Dvaita and Sophistry - Part 2(Reality and Unreality)
shrao at NYX.NET
Thu Mar 13 20:21:40 CST 2003
On Thu, 13 Mar 2003, kalyan chakravarthy wrote:
> >Before we get ahead of ourselves, do you have any rational or valid
> >for these questions and answers? How many classical scholars or texts
> >can you suggest which respond with a "why should I answer" to anything?
> Is it not a matter of commonsense that the reason why a question must be
> answered be examined?
Non sequitur. It may be *your* benighted notion of common sense, but it
is not to the point. The questions and answers themselves have no valid
basis in traditional discourse, and further, the "why should I answer" is
without precedent in Vedantic scholastic debate as well.
> Does it require years of study of books to get common
Also a non sequitur.
Vedanta is not a matter of common sense, and yes, it does take years (or
even lifetimes if the traditional understanding is correct) to achieve
understanding of it.
> A comprehensive philosophy must answer all possible questions.
Which is why no one ever says "why should I answer" when faced with one.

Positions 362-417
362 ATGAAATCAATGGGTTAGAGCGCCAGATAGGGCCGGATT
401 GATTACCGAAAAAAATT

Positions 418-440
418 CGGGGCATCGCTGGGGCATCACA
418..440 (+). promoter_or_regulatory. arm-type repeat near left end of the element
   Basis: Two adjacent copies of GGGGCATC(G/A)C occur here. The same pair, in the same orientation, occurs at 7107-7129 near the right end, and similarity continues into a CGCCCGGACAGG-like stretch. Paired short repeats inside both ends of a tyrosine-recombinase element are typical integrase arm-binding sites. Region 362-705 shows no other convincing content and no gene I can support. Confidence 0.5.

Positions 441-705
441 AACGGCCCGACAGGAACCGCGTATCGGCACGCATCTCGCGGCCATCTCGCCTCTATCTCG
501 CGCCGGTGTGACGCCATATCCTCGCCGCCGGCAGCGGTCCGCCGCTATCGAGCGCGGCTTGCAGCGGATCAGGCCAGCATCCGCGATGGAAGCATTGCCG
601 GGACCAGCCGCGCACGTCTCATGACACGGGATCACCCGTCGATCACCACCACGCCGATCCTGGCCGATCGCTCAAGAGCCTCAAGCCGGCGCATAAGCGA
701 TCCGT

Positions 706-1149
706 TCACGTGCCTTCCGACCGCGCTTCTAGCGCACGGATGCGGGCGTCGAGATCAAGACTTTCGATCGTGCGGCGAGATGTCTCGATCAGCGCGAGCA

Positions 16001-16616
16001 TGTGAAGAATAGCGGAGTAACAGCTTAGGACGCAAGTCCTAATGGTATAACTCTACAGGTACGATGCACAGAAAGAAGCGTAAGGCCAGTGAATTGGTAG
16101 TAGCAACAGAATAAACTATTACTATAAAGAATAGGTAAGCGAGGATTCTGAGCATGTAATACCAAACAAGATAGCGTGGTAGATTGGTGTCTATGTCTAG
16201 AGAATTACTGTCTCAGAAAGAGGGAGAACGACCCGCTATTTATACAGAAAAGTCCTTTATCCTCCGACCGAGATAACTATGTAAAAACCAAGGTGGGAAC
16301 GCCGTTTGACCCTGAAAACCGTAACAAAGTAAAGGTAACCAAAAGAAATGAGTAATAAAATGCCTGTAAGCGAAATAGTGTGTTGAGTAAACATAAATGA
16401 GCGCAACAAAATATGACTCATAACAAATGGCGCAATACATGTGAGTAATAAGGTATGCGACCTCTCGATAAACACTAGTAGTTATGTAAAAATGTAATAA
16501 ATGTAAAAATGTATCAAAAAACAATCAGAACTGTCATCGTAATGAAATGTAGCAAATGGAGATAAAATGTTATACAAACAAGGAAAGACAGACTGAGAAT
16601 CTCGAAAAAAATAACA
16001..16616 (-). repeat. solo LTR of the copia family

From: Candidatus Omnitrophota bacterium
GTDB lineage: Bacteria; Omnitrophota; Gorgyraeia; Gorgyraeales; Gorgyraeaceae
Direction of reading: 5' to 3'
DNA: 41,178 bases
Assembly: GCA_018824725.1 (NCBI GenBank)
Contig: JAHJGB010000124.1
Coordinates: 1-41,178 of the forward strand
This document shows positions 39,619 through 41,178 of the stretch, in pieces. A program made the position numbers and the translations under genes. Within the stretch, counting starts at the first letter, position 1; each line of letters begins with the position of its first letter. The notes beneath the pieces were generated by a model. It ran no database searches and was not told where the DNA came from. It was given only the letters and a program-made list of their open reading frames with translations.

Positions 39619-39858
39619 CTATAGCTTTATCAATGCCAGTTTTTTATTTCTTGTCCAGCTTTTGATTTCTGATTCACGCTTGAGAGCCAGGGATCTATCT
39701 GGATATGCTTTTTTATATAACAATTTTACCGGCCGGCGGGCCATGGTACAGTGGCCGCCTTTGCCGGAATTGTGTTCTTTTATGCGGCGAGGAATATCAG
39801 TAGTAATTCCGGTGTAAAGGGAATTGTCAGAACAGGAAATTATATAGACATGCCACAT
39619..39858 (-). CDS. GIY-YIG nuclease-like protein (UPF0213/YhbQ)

> >You are merely setting up a strawman, and have not cited anything from
> >the website correctly. Your arguments merely expose your own lack of
> >understanding (or even lack of reading comprehension!).
> If the website is really yours, then it exposes your own sophistry.
Hmm... the reading comprehension needs more work.
You clearly have failed to grasp the import of my point, which was that
without citing me exactly, you are merely setting up a strawman. How this
"exposes my sophistry" is unfathomable.
> >As was stated in the other forum, there is no single property called
> >difference between the real and the unreal" that is inherent to both.
> Excuse me. What is this other forum?
The `Dwaita' (sic) forum on www.hindunet.com. As if you didn't know.
> How can you justify your statement that there is no single property
> called difference between the real and the unreal?
That's a different question. The fact is that given that there is no such
acceptance on my part, your criticism which assumed such acceptance is
invalid on its face.
You cannot foist an opinion on me that I have rejected and then criticise
it; indeed, your question even shows that in spite of your own criticism,
you yourself value such a position, which makes your situation rather
(Indeed, the fact that such acceptance would be subject to said criticism
is good reason to avoid it, as may be realized on a moment of reflection.)
> What makes you say that difference is a property in the first place?
Try the dictionary, which defines difference as "the quality of being
unlike or dissimilar," etc. If you are using `difference' to mean
something else than the standard meaning, (i) you first would have to
supply and justify an alternative meaning for it, and (ii) justify your
criticisms as carrying over in spite of the non-standard usage.
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